"They really feed off each others' successes," said Chuck.
There are many instructors with destination golf schools ranging from Jim McLean to David Leadbetter. Phil Mickelson's short-game guru Dave Pelz even operates a school based around the short game.
As indoor simulator technology continues to improve, golf simulator experiences are becoming staples in cities all over the world. GolfTec is one of the best-known companies in this space with more than 200 locations in six countries. They offer individual lessons and larger plans, some of which even go to a green-grass facility for a playing lesson. Swing evaluations start at $100 for 60 minutes, and they'll also do a club fitting for $100 (you can then buy from them or someone else). Other golf retailers with hitting bays, such as Golf Galaxy or PGA Tour Superstore, will do 45-minute lessons with swing and motion analysis.
Simulators are also becoming big entertainment concepts around the world. One growing franchise is X-Golf. Their concept is more relaxed and entertainment-focused with music, food and drinks. But they staff PGA professionals for individual and group lessons and their simulator technology has the launch monitor staples like ball speed, launch angle and club path.
The next step: Breaking 100
I've played with quite a few beginners over the years and my advice to them is to not worry about score very much at all. Rather than writing down 10s or 12s or Xs on the scorecard and generally getting discouraged at the big ugly numbers, only chart positive milestones. Write down fairways hit, bogeys or better, one-putts, getting out of the sand on the first try, longest drive, etc. It doesn't even have to be a golf milestone: write down your step count, calories burned, time off your phone, etc.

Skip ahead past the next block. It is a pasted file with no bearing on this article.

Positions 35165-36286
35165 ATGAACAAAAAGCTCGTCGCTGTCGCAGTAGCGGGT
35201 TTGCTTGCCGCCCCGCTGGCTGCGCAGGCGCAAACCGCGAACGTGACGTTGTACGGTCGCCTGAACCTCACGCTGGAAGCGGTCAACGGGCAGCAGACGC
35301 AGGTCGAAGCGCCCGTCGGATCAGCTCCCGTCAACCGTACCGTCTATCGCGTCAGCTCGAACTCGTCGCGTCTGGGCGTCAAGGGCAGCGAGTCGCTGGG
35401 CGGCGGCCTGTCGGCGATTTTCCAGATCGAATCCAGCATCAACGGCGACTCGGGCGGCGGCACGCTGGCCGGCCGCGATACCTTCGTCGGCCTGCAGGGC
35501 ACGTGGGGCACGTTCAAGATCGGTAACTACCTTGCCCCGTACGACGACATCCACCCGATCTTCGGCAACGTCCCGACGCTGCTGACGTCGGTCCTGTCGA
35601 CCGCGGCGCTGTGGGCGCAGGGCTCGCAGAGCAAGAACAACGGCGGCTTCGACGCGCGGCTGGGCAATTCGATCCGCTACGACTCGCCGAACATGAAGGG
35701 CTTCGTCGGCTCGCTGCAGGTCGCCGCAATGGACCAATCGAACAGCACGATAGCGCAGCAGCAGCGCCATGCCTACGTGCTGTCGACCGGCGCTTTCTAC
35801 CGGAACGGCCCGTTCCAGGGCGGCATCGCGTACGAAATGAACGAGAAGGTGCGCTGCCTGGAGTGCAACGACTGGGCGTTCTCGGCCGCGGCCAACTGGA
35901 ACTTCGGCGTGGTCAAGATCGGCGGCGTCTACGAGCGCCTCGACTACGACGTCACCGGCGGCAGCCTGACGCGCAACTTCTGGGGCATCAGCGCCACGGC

But once you've been playing golf a little while longer and are noticing improvement (no whiffs, losing fewer balls, more two-putts), the big goal will become breaking 100 over 18 holes. Among our many instruction series on GolfPass, PGA Professional Andrew Rice created this series to help golfers get over the hump and into double-digit scoring.
Breaking into the Game: Beginners
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Have you never played golf and are thinking about picking up a club for the first time? Been to the driving range a couple times but are looking to get more serious about it? Then consider Breaking Into the Game: Beginners the first big step on your journey in this great game. In this brand-new series, renowned golf instructor Martin Hall will teach you the basics of the golf swing in order to provide the perfect foundation to build a lifelong love of golf! | View the full series here on GolfPass
Brandon Tucker is the Sr. Managing Editor for GolfPass and was the founding editor of Golf Advisor in 2014, he was the managing editor for Golf Channel Digital's Courses & Travel. To date, his golf travels have taken him to over two dozen countries and nearly 600 golf courses worldwide. While he's played some of the most prestigious courses in the world, Tucker's favorite way to play the game is on a great muni in under three hours. Follow Brandon on Twitter at @BrandonTucker and on Instagram at @btuck34.